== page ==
In this week’s Congressional hearing on the recent (and dire) UN Global Assessment of Biodiversity, conservation scientist Dr. Jacob Malcom did not mince words as he explained the report’s startling findings that one million species are at risk of extinction.
“We are, as you have heard, losing species faster than ever in human history, tens to hundreds of times faster than the background rate of extinction,” the Defenders of Wildlife scientist told the Congressional House Water, Oceans, and Wildlife Subcommittee. “We are in the middle of the sixth mass extinction, where the last time this happened it was because an asteroid hit the planet. Today we are that asteroid.”
Such a massive loss of plants, animals, and other species would also, quite naturally, affect human life on earth. But just as they have with hearings on the climate crisis, Congressional Republicans and their witnesses used this opportunity to attack the well-documented scientific evidence of a far-reaching global threat to life. And they even used some of the same climate science deniers and tired arguments to do it.
The comprehensive report they attacked gathers even more evidence that human activities are having a significant effect on global biodiversity, just as the scientific consensus shows humans are driving rapid changes in the climate.
“The evidence is crystal clear: Nature is in trouble. Therefore we are in trouble,” Sandra Díaz, one of the co-chairs of the UNGlobal Assessment Report on Biodiversity and Ecosystem Services, told National Geographic.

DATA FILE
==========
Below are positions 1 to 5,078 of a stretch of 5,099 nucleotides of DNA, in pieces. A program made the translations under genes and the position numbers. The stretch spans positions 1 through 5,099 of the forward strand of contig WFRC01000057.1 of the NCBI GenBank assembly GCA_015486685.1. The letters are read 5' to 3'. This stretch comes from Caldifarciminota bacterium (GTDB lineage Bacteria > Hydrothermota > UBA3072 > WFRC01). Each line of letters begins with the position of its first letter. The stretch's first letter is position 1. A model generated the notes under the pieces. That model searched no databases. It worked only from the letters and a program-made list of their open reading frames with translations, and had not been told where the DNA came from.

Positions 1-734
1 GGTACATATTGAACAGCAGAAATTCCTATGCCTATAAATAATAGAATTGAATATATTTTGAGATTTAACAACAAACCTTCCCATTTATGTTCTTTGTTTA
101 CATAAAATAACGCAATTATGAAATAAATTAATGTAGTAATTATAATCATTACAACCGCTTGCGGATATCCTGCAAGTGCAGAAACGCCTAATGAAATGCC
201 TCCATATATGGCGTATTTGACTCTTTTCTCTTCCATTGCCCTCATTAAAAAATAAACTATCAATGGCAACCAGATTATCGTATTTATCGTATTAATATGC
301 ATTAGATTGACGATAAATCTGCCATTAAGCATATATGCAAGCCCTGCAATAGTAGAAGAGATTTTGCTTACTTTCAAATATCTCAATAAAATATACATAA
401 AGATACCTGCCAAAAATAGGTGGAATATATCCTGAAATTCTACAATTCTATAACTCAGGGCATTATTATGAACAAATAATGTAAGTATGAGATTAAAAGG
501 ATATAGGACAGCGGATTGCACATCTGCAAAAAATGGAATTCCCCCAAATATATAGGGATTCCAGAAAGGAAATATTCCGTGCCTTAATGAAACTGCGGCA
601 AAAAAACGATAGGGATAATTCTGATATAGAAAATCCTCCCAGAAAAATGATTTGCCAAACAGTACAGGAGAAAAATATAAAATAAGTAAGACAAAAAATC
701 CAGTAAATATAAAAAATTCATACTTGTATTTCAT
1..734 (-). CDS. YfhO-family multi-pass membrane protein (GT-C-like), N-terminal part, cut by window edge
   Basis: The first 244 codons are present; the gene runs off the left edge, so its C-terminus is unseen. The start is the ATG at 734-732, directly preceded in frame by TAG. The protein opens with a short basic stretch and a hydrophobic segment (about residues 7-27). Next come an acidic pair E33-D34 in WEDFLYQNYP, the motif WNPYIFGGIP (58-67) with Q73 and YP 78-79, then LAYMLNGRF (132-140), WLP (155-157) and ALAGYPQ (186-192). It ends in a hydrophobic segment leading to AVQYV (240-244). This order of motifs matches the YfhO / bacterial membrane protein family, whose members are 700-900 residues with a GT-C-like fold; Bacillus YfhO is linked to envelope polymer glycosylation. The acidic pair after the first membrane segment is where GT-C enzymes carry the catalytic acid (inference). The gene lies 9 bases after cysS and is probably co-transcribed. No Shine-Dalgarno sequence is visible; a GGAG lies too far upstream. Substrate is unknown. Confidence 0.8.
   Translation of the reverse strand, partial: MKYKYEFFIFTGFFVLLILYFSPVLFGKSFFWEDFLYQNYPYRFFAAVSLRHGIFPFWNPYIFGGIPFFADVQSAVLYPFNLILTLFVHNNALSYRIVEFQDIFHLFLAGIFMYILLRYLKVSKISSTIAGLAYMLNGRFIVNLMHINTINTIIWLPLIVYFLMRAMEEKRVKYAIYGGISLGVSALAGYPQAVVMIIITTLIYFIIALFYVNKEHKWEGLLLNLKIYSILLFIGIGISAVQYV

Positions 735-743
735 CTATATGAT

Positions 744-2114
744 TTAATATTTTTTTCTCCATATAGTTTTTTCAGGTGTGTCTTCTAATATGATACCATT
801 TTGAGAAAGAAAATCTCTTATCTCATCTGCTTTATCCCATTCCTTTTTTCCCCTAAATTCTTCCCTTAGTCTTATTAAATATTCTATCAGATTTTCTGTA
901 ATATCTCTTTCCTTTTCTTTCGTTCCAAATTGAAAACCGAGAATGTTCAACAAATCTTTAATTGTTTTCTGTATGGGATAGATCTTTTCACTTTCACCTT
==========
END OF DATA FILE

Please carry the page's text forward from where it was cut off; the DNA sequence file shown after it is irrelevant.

Business as Usual With Republican Science Denial
Marc Morano isn’t a scientist but does make his money attacking scientists. From 2006 to 2009, Morano was the communications director for Senator James Inhofe (R-Okla.), who will be remembered for his stunt of throwing a snowball in Congress as he tried to discredit climate science.
Morano moved on from politics to working for organizations funded by oil companies, and he currently runs the website ClimateDepot.com, a project funded by the climate science-denying Committee for a Constructive Tomorrow (CFACT), a conservative think tank which has received funding from ExxonMobil, Chevron, and the Koch brothers.
This week, Morano wasted no time in attacking some of the actual scientists on the hearing’s panel, specifically Sir Robert T. Watson, who heads the UN agency that produced the biodiversity report. These attacks on fellow witnesses resulted in hearing Chairman Jared Huffman (D-CA) twice reprimanding Morano.
Rep. Huffman had to ask that Morano “show respect for your fellow panelists.”